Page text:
Skip to main content

Thank you for visiting You are using a browser version with limited support for CSS. To obtain the best experience, we recommend you use a more up to date browser (or turn off compatibility mode in Internet Explorer). In the meantime, to ensure continued support, we are displaying the site without styles and JavaScript.

Nut consumption and prostate cancer risk and mortality

This article has been updated



Little is known of the association between nut consumption, and prostate cancer (PCa) incidence and survivorship.


We conducted an incidence analysis and a case-only survival analysis in the Health Professionals Follow-up Study on the associations of nut consumption (updated every 4 years) with PCa diagnosis, and PCa-specific and overall mortality.


In 26 years, 6810 incident PCa cases were identified from 47 299 men. There was no association between nut consumption and being diagnosed with PCa or PCa-specific mortality. However, patients who consumed nuts five or more times per week after diagnosis had a significant 34% lower rate of overall mortality than those who consumed nuts less than once per month (HR=0.66, 95% CI: 0.52–0.83, P-trend=0.0005).


There were no statistically significant associations between nut consumption, and PCa incidence or PCa-specific mortality. Frequent nut consumption after diagnosis was associated with significantly reduced overall mortality.


Nuts are rich in bioactive macronutrients, micronutrients, tocopherols and phytochemicals (Ros et al, 2010). Current epidemiological evidence has consistently linked increased nut consumption to reduced risk of several chronic conditions including cardiovascular diseases, type 2 diabetes, and inflammation (Ros, 2010; Afshin et al, 2014). In contrast, evidence on nut consumption and cancer risk has been insufficient and equivocal (González and Salas-Salvadó, 2007). Prostate cancer (PCa) is the leading cancer among US men (Siegel et al, 2015), with 220 800 new PCa cases diagnosed in 2015 (American Cancer Society, 2015). Studies regarding nut intake and PCa incidence are limited and have reported inconsistent results (Mills et al, 1989; Hebert et al, 1998; Jain et al, 1999; Raimondi et al, 2010). Furthermore, few studies have investigated nut intake in relation to survival among PCa patients and in one that has the associations were suggestive, but not statistically significant (Richman et al, 2013). Thus, in the current study, we prospectively examined nut consumption in relation to PCa incidence and PCa-specific mortality in a large cohort of male health professionals.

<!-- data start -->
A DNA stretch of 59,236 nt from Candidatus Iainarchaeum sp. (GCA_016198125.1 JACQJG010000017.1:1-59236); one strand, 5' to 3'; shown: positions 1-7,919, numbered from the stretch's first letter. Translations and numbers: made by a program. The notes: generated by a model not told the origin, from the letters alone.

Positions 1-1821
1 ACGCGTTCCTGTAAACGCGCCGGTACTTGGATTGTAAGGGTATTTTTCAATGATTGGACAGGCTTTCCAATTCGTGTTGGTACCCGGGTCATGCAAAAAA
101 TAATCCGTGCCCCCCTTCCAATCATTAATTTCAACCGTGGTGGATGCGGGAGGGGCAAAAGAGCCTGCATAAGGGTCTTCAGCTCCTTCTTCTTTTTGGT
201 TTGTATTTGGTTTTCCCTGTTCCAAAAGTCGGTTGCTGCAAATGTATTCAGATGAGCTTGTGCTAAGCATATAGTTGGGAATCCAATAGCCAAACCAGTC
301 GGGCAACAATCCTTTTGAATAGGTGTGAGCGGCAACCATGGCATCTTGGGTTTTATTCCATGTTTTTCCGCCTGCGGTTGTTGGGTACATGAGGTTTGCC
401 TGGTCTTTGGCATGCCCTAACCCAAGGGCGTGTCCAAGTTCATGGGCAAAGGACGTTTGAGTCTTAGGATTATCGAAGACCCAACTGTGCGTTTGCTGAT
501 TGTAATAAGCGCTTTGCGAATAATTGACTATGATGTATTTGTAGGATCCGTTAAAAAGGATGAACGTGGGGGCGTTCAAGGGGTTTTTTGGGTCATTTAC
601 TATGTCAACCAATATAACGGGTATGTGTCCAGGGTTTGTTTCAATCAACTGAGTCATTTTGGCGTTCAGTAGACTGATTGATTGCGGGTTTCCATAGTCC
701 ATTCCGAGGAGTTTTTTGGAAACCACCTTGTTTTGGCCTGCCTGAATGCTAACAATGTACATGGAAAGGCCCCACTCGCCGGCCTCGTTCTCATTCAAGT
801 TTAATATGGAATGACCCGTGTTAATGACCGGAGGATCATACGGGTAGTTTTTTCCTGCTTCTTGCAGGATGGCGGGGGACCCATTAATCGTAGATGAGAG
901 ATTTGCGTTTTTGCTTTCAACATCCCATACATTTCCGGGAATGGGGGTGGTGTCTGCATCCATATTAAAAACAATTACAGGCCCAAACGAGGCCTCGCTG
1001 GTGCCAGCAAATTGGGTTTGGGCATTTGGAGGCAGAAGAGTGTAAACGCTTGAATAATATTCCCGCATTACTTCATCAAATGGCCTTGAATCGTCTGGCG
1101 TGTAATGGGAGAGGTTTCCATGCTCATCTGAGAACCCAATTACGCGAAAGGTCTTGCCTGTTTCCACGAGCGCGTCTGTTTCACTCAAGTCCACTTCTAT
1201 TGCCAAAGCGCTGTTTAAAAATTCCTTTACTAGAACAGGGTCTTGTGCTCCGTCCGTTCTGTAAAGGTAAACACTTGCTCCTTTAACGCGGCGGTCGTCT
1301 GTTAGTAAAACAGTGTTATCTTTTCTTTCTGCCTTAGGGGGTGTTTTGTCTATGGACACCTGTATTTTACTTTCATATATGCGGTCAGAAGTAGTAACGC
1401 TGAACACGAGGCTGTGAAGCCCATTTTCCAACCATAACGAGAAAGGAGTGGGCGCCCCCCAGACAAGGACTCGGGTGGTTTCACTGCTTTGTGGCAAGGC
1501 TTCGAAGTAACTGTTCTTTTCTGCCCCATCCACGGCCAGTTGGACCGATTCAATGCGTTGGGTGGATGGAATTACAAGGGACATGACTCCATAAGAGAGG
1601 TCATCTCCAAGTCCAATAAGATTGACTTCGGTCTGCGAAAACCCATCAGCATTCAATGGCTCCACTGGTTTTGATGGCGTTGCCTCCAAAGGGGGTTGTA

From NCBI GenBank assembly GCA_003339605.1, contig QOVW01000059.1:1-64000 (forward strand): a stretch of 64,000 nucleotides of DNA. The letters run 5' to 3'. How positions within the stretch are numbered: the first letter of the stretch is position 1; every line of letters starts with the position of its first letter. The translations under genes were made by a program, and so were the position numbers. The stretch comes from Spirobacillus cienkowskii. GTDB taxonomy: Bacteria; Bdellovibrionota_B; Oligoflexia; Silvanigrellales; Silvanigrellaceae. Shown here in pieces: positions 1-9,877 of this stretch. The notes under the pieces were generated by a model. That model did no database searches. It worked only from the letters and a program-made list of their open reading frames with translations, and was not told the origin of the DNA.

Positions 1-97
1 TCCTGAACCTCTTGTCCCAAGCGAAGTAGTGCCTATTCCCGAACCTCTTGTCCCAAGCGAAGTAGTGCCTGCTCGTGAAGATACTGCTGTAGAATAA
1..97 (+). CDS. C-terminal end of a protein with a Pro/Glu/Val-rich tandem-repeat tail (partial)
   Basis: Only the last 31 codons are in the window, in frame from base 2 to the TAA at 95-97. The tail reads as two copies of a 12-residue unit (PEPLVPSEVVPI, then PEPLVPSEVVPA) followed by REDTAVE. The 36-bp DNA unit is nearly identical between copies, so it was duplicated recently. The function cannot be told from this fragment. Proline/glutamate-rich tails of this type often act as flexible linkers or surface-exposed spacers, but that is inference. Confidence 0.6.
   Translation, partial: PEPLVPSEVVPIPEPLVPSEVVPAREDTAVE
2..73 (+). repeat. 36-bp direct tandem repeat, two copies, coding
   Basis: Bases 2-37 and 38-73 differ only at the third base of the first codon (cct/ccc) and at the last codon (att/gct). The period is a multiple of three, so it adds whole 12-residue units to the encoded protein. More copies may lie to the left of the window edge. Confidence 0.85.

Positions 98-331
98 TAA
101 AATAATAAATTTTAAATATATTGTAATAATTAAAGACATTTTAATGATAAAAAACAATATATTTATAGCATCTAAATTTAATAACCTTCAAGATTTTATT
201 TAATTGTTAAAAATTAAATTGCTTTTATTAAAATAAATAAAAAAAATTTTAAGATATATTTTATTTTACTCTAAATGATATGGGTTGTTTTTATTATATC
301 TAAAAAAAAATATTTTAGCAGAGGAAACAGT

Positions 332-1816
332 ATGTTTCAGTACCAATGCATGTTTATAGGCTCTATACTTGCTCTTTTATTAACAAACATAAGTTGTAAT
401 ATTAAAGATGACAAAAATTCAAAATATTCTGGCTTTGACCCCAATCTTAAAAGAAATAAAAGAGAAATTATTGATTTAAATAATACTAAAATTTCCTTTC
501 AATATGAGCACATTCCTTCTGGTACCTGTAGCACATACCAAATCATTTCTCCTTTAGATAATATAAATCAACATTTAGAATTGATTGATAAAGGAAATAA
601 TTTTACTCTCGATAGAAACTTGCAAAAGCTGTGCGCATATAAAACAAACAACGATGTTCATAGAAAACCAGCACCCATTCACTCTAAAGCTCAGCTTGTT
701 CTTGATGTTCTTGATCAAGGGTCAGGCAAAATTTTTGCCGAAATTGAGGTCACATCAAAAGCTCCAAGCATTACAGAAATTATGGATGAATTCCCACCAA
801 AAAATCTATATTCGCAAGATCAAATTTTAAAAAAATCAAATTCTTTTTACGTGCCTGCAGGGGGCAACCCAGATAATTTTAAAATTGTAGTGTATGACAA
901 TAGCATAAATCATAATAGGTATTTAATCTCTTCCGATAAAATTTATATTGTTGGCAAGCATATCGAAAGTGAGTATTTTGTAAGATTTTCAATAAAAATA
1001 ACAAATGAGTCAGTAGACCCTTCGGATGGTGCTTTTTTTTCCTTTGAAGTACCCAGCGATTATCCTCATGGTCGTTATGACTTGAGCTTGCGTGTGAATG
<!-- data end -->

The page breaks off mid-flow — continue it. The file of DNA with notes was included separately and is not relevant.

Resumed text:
Materials and Methods

For details on methods see Supplementary Material.

Study population

The Health Professionals Follow-up Study (HPFS) is a prospective cohort study of US male health professionals established in 1986 (Kenfield et al, 2014). After exclusion criteria, the final incidence analysis included 47 299 men and the final case-only survival analysis included 4346 PCa patients without metastasis at diagnosis, followed through January 2012.

Assessment of dietary and non-dietary factors

Participants completed a validated semi-quantitative food frequency questionnaire (FFQ) at baseline and every 4 years thereafter. They were asked how often they consumed a serving (serving size, 28 g (1 oz)) of peanuts and other nuts during the preceding year. Total nut consumption was defined as the sum of peanut and other nut consumption. A validation study of the FFQ indicated that nuts were reported reasonably accurately (Salvini et al, 1989). We also obtained information on other lifestyle factors and medical history.

Ascertainment of PCa

PCa diagnosis was confirmed with medical records and pathology reports. Family reports and National Death Index searches were used to identify deaths. We examined hazard ratios (HR) with respect to the following categories of PCa: total (excluding T1a cancers), advanced, lethal, fatal, low-grade (Gleason score 2–6) and high-grade (Gleason score7). Advanced PCa was defined as stage T3b, T4, N1, or M1 at diagnosis, or lymph node metastases, distant metastases, or PCa death during follow-up. Lethal cancer, the primary focus of our study, was defined as cases that metastasised to distant organs at diagnosis or over follow-up, or that caused PCa death. Fatal cancers were defined as those that caused PCa death. We also investigated post-diagnostic nut intake in relation to development of lethal PCa, fatal PCa, and all-cause mortality among men diagnosed with localised or regional PCa (clinical stage T1–T3a).

Statistical analysis